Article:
Spock entered the science lab with Saavik and Jasai, causing no small surprise to the officers already at work there. Saavik quickly retrieved a sample of the trausium and they gathered together around an unused work station.
“We should begin with substances readily available on Derilia,” Jasai said. “The prisoners would not have had access to the moons or beyond.”
“Unless the Wramuth assisted them,” Spock pointed out.
“Perhaps,” Jasai agreed. “However, the people in question have spent a lifetime studying Derilia, and were imprisoned long before Taini or Artemis were explored or settled. It is safe to assume they would use what they know.”
Spock acknowledged the logic with an incline of his head and pulled up a list on the computer that cataloged plants and minerals common to Derilia. Saavik instructed the computer to analyze the components of each item while Jasai studied the research they had completed on trausium. They worked quietly, occasionally interrupted by the beeps of the computer as it rejected some items and saved others for further analysis.
“Master Jasai,” Spock spoke suddenly in the silence, “the prison compound is in the northern sea, is it not?”
“Yes,” the man answered, looking up from his research. “It is housed on a small remote island.”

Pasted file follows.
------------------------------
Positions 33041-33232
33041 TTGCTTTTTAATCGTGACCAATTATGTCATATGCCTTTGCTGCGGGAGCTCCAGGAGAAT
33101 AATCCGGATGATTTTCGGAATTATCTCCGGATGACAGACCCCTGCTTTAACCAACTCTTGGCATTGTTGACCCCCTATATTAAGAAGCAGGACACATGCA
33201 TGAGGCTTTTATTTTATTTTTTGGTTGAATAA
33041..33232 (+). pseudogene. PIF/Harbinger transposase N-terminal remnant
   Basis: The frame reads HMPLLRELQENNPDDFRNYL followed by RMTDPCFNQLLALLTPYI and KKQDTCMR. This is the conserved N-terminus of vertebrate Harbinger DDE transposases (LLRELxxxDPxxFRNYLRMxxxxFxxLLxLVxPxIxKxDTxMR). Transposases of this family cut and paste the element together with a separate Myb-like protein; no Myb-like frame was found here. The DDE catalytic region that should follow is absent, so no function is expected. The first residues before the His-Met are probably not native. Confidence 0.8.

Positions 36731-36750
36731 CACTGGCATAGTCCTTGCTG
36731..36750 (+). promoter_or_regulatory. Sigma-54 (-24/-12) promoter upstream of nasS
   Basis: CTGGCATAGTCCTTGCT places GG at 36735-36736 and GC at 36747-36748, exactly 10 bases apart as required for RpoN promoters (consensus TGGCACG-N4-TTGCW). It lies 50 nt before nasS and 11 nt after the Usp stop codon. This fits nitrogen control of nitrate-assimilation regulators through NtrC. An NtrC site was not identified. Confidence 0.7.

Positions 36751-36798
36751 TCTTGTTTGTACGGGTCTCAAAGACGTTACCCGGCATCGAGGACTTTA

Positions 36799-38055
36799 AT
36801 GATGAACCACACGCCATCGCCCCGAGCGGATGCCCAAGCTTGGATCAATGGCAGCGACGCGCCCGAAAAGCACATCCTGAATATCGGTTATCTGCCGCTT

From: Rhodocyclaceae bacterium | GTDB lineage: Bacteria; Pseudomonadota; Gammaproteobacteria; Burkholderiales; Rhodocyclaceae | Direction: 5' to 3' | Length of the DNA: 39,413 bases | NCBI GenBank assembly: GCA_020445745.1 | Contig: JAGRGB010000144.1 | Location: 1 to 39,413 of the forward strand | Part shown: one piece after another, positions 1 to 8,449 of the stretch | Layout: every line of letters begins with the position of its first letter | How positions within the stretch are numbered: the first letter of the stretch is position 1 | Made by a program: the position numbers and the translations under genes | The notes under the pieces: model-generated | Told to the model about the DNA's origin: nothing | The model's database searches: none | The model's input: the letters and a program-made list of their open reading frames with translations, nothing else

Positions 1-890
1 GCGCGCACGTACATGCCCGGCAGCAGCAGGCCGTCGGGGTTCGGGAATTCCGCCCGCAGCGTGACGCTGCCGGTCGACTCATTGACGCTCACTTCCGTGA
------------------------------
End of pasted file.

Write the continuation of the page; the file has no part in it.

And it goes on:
Spock directed his attention to the screen in front of him. “According to computer records, there is a plant indigenous to that area that is highly acidic in nature. If it was combined with the volcanic sands accessible in the nature preserve just south of the capital city, would not intense heat be produced?”
Jasai studied the readout. “Yes,” he said. “Depending on the nature of the acid, it might be quite corrosive.”
“The sands we can acquire easily,” Saavik said, “but we cannot access the area to study this plant.”
“As soon as the facility is secure, we can acquire some,” Spock said. “In the meantime, the computer can calculate the likely outcome of combining these elements. When we are able we can run the experiment ourselves.”